A total of 143 children were included in this study. All of the sacral vertebral arches were not fused in 22 children (15.4%). Cornua were not identified bilaterally in 5 (3.5%) and unilaterally in 6 (4.2%) children. In the sacral hiatus, group II and group III were identified in 22 (15.4%) and 31 (21.7%) children, respectively.
The sacral canal has various anatomical variations in children. Careful attention must be paid to identify the correct anatomic landmark.
PMCID: PMC4099238  PMID: 25031811
anatomic variation; caudal anesthesia; sacrum; three-dimensional imaging; tomography
19.  Experience with Conventional Radiofrequency Thermorhizotomy in Patients with Failed Medical Management for Trigeminal Neuralgia 
The Korean Journal of Pain  2014;27(3):260-265.
To evaluate the results of conventional radiofrequency thermorhizotomy (CRT) for trigeminal neuralgia (TN) in patients with failed medical management.
Patients with Trigeminal neuralgia who were referred to us for 'limited intervention' during the time frame July-2011 to Jan-2013 were enrolled for this study. CRT was administered by the Sweet technique. Pain relief was evaluated by the principle investigator.
Eighteen patients were enrolled and completed a mean follow-up of 18.0 months. Pain relief was observed in 14 of 18 (77.8%) patients on the post-operative day, 14 of 18 (77.8%) at 1-month follow-up, 14 of 17 (82.4%) at 3-months follow-up, 12 of 15 (80%) at 6-months follow-up, 7 of 11 (63.6%) at 1-year follow-up and 2 of 6 (33.3%) 1.5 years of follow-up. Four patients required a repeat cycle of CRT; two at six months of follow-up and two at one year of follow-up. One patient was transferred for surgical intervention at six months of follow-up. Side-effects included facial hypoesthesia (n = 6); nausea/vomiting (n = 2), diminished corneal reflex (n = 13) and difficulty in chewing (n = 11). Severity of adverse effects gradually diminished and none of the patients who are beyond 6 months of follow-up have any functional limitation.
CRT is an effective method of pain relief for patients with Trigeminal neuralgia. Successful outcome (excellent or good) can be expected in 66.7% of patients after first cycle of CRF. The incidence and severity of adverse effects is less and the procedure is better tolerated by the patients.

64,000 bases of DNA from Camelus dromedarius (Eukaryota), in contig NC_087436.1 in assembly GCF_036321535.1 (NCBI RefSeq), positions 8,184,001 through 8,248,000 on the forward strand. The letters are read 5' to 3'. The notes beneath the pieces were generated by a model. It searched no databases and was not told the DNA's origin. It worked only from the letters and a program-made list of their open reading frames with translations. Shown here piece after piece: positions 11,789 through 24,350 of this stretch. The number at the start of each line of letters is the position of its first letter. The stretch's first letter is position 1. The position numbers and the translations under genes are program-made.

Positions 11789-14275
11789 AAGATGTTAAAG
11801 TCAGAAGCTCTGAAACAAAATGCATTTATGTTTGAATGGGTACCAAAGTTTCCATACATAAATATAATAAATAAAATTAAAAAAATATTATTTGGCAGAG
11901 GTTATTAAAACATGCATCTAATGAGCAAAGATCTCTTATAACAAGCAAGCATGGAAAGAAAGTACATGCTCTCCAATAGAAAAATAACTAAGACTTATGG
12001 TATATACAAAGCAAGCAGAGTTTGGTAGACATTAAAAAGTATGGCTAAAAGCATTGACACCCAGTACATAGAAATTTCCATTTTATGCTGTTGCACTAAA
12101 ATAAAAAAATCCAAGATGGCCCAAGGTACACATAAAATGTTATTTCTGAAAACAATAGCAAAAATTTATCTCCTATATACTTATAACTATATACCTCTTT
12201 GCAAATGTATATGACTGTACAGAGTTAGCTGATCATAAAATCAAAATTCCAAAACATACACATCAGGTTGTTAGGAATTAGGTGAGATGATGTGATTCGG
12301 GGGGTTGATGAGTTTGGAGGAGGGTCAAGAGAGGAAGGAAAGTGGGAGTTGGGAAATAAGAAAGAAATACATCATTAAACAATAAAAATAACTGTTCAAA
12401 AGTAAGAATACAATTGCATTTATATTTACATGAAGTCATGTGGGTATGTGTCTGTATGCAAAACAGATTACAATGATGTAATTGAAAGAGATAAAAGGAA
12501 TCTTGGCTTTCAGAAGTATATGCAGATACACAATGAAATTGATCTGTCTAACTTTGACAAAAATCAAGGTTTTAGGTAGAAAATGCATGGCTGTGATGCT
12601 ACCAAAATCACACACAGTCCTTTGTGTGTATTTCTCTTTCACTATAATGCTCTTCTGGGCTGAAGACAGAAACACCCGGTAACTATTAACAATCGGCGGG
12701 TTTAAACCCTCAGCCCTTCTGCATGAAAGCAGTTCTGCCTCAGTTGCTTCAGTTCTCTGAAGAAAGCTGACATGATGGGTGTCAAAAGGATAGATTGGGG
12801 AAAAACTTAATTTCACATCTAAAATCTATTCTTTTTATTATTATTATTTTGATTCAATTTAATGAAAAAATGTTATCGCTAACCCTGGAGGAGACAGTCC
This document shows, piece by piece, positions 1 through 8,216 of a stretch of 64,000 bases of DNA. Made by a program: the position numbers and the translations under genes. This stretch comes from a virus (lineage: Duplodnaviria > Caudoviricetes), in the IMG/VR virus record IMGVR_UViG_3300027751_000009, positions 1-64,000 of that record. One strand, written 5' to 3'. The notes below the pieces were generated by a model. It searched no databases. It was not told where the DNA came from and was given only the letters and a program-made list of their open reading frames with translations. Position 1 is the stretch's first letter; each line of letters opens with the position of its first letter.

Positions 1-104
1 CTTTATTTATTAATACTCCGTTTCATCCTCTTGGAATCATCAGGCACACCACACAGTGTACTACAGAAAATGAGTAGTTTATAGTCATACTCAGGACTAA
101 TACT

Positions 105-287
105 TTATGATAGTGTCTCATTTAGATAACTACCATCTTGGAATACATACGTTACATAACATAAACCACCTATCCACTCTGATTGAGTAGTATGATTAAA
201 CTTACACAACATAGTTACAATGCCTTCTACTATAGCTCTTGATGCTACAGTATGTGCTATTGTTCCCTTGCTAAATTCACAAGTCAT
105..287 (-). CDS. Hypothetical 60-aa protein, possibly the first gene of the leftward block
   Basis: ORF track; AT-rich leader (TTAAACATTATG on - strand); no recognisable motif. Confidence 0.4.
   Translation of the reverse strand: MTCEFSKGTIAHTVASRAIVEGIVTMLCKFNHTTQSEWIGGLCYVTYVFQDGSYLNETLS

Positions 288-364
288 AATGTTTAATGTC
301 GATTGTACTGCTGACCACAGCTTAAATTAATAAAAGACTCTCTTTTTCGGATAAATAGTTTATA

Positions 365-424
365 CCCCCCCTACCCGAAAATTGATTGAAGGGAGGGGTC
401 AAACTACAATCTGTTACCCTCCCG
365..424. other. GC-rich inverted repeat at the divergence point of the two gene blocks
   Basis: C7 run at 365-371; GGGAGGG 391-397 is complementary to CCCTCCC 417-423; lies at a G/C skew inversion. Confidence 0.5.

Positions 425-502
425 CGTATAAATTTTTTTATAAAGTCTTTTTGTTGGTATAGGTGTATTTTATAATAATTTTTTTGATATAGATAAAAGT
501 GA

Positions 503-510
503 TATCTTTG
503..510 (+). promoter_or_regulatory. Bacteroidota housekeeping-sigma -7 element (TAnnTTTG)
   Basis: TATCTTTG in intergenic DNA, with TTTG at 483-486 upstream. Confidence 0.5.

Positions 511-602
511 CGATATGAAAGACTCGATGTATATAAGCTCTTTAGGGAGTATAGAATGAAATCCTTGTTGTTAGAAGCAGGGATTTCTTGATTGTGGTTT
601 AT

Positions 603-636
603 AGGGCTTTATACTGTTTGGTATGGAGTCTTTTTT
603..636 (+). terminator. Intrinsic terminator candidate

PMCID: PMC4099239  PMID: 25031812
radiofrequency; treatment; trigeminal ganglion; trigeminal neuralgia
20.  Variations in Entrance of Vertebral Artery in Korean Cervical Spine: MDCT-based Analysis 
The Korean Journal of Pain  2014;27(3):266-270.
Knowledge of the anatomical variation of the vertebral artery has clinical importance not only for the performance of interventional or surgical procedures itself but also to ensure their safety. We conducted a study of the anatomical variation by reviewing multi-detector computed tomography (MDCT) images of the cervical spine from 460 Korean patients.
16-row MDCT data from 460 patients were used in this study. We observed 920 vertebral arteries. Examination points included level of entrance of the artery into the transverse foramen of the cervical vertebra, origin site of the vertebral artery, course of a vertebral artery with aberrant entrance.
The vertebral artery in 2 (0.2%) cases in this study entered into the transverse foramen of the 7th cervical vertebra from the left. In 45 (4.9%) cases, the vertebral artery entered into the transverse foramen of the 5th cervical vertebra. Of these, the entrance was on the right in 15 (1.6%) and on the left in 30 (3.3%). We found 17 (1.8%) cases in which the artery entered into the transverse foramen of the 4th cervical vertebra, 10 (1.1%) on the right and 7 (0.7%) on the left side. As is commonly acknowledged, the 6th cervical vertebra was the most common site of entry; the vertebral artery entered the transverse foramen of the 6th cervical vertebra in the remaining 855 (93.0%) cases, on the right in 434 (47.2%) and on the left in 421 (45.8%).
In conclusion, the possibility of an atypical course of the vertebral artery in segments V1 and V2 should be evaluated with magnetic resonance imaging (MRI) or CT images before carrying out procedures involving the anterior cervical vertebrae.
PMCID: PMC4099240  PMID: 25031813
cervical spine; multi-detector computed tomography; vertebral artery
21.  Intravenous Patient-controlled Analgesia Has a Positive Effect on the Prognosis of Delirium in Patients Undergoing Orthopedic Surgery 
The Korean Journal of Pain  2014;27(3):271-277.
Postoperative delirium is relatively common. However, the relationship between intravenous patient-controlled analgesia (IV-PCA) and delirium has not been thoroughly investigated. The aim of this study was to evaluate the effects of IV-PCA on the prognosis of postoperative delirium in patients undergoing orthopedic surgery.
Medical records of 129 patients with postoperative delirium were reviewed. Patients were divided into two groups according to whether they used IV-PCA with fentanyl and ketorolac. The IV-PCA group consisted of 73 patients who were managed with IV-PCA; the NO-PCA group consisted of 56 patients who were managed without PCA.
Incidences of multiple psychiatric consultations and prolonged delirium were significantly lower in patients using IV-PCA with fentanyl and ketorolac than in those without PCA.